In the tradition of The Orchid Thief, a compelling narrative set within the strange and genteel world of rare-book collecting: the true story of an infamous book thief, his victims, and the man determined to catch him.
Rare-book theft is even more widespread than fine-art theft. Most thieves, of course, steal for profit. John Charles Gilkey steals purely for the love of books. In an attempt to understand him better, journalist Allison Hoover Bartlett plunged herself into the world of book lust and discovered just how dangerous it can be.
John Gilkey is an obsessed, unrepentant book thief who has stolen hundreds of thousands of dollars worth of rare books from book fairs, stores, and libraries around the country. Ken Sanders is the self-appointed ""bibliodick"" (book dealer with a penchant for detective work) driven to catch him. Bartlett befriended both outlandish characters and found herself caught in the middle of efforts to recover hidden treasure. With a mixture of suspense, insight, and humor, she has woven this entertaining cat-and-mouse chase into a narrative that not only reveals exactly how Gilkey pulled off his dirtiest crimes, where he stashed the loot, and how Sanders ultimately caught him but also explores the romance of books, the lure to collect them, and the temptation to steal them. Immersing the reader in a rich, wide world of literary obsession, Bartlett looks at the history of book passion, collection, and theft through the ages, to examine the craving that makes some people willing to stop at nothing to possess the books they love.
“In this great read about the collector’s obsession gone wrong, Ms. Bartlett gives us fascinating glimpses of the rare book world, the criminal mind and the limits of journalistic involvement. Anyone who has trouble passing a used bookstore without going in will love this book.”
—Lynn H. Nicholas, author of The Rape of Europa
“Hats off to Allison Bartlett for a splendid contribution to the literature of bibliophilia/bibliomania, the John Gilkey–Ken ‘bibliodick’ Sanders story is one that cried out to be told, and she has accomplished it with style and substance. Very nicely done.”
—Nicholas A. Basbanes, author of A Gentle Madness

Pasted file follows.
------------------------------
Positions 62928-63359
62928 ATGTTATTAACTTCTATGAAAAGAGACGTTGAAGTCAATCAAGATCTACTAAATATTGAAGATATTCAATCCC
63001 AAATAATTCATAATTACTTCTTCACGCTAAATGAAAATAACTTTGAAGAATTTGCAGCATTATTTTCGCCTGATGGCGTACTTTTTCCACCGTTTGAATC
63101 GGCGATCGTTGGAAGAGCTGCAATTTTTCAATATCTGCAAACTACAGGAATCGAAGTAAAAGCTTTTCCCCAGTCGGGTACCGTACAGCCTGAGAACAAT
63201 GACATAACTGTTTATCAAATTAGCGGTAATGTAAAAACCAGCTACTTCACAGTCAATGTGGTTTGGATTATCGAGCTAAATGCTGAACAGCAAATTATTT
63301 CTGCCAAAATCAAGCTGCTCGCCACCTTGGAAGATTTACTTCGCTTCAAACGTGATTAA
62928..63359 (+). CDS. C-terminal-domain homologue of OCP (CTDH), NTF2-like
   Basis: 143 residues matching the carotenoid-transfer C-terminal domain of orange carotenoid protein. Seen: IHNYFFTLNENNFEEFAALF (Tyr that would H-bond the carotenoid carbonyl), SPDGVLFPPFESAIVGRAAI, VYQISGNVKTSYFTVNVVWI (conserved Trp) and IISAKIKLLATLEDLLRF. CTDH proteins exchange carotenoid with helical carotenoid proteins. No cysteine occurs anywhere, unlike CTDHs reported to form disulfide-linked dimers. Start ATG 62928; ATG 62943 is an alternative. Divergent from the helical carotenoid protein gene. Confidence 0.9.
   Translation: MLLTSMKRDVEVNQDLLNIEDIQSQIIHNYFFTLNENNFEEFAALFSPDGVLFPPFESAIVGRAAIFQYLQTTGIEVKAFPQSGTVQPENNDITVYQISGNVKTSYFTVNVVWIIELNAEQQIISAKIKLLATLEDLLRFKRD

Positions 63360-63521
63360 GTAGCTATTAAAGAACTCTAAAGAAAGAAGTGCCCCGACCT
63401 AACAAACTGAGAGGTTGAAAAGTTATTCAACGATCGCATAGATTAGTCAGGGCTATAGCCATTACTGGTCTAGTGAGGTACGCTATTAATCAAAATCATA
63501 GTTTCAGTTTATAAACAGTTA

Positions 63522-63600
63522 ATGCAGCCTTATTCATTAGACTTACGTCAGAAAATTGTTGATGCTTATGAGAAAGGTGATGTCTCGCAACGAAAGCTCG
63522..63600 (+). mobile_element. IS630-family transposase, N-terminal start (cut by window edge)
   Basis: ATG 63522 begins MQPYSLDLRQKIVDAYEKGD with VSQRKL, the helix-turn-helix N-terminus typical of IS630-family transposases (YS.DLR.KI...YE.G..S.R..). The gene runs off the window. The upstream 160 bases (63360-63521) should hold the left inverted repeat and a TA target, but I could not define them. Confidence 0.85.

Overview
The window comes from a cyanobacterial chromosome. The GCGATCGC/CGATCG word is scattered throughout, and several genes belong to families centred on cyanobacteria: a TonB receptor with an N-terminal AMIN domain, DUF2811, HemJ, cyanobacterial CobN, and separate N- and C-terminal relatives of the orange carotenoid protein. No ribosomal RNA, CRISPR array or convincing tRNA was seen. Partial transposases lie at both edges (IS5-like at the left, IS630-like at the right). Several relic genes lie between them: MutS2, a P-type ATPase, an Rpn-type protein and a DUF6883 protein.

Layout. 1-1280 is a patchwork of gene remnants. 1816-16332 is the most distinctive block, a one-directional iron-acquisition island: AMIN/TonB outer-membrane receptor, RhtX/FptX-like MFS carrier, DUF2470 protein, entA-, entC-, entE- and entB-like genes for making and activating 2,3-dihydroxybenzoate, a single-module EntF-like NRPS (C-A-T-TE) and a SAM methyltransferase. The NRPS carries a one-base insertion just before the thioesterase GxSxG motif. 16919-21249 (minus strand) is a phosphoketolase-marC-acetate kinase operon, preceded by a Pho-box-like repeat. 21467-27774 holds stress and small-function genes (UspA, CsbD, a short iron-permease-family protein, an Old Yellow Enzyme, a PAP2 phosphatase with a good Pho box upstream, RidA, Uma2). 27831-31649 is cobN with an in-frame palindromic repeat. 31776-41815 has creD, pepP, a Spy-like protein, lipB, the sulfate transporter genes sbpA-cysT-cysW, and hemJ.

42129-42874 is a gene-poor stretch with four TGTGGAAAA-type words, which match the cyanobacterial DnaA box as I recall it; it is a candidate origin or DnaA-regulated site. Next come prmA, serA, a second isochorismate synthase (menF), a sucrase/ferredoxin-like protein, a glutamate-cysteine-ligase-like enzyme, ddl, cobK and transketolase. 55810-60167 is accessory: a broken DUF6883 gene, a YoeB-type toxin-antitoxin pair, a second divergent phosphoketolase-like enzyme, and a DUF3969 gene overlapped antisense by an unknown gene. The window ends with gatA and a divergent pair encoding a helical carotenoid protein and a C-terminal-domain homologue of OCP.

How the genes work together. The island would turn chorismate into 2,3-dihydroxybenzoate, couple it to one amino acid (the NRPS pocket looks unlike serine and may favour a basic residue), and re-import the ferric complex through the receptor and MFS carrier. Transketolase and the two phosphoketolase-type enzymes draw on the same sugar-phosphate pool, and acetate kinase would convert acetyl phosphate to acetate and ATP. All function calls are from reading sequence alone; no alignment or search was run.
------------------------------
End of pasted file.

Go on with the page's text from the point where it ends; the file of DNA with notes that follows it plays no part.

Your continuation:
“A fascinating journey into a strange, obsessive world where a love for books can sometimes become a fatal attraction.”
—Simon Worrall, author of The Poet and the Murderer
“John Gilkey wanted to own a rich-man’s library in the worst way, and was soon acquiring expensive first editions in the very worst way of all: theft. Allison Hoover Bartlett’s “The Man Who Loved Books Too Much” is the enthralling account of a gently mad con artist and his fraudulent credit-card scams, but it’s also a meditation on the urge to collect and a terrific introduction to the close-knit, swashbuckling world of antiquarian book dealers.”
—Michael Dirda, Pulitzer Prize–winning critic and author of Classics for Pleasure and the memoir An Open Book
“Allison Hoover Bartlett has written a meticulous and fascinating book about a serial bookthief and the persistent sleuth who dogged him for years and finally caught him. It will be especially gripping for those of us who trade in antiquarian books, who owe much to Ken Sanders’s persistence. A fine read.”
—Larry McMurtry, bestselling author of Books: A Memoir and the Pulitzer Prize–winning Lonesome Dove
“With its brilliantly observed details, wry humor, and thrilling plot twists, Bartlett’s narrative drew me deep into the obsessive world of a book thief and the dealer determined to stop him. It’s a captivating cat-and-mouse game and a fascinating exploration of why people are so passionate about books. If you liked The Orchid Thief, you’re going to love The Man Who Loved Books Too Much.”
—Julia Flynn Siler, author of The House of Mondavi
“Bartlett’s tale of literary intrigue makes you fall in love with books all over again. From her fascinating descriptions of prized manuscripts to her profile of a man who took an obsession too far, her story will leave you hankering to read more. ”
—Julia Scheeres, author of Jesus Land
“As a rule I approach unsolicited galleys with the same degree of delight that I reserve for root canals. This book surprised me. I read the first paragraph and was drawn in, not so much by the subject matter as by the author's cozy, quiet style, evocative of the work of Dava Sobel and Janet Malcolm. I found the narrative compelling, and I loved the inside stories about old books.”
—Erik Larson, bestselling author of The Devil and the White City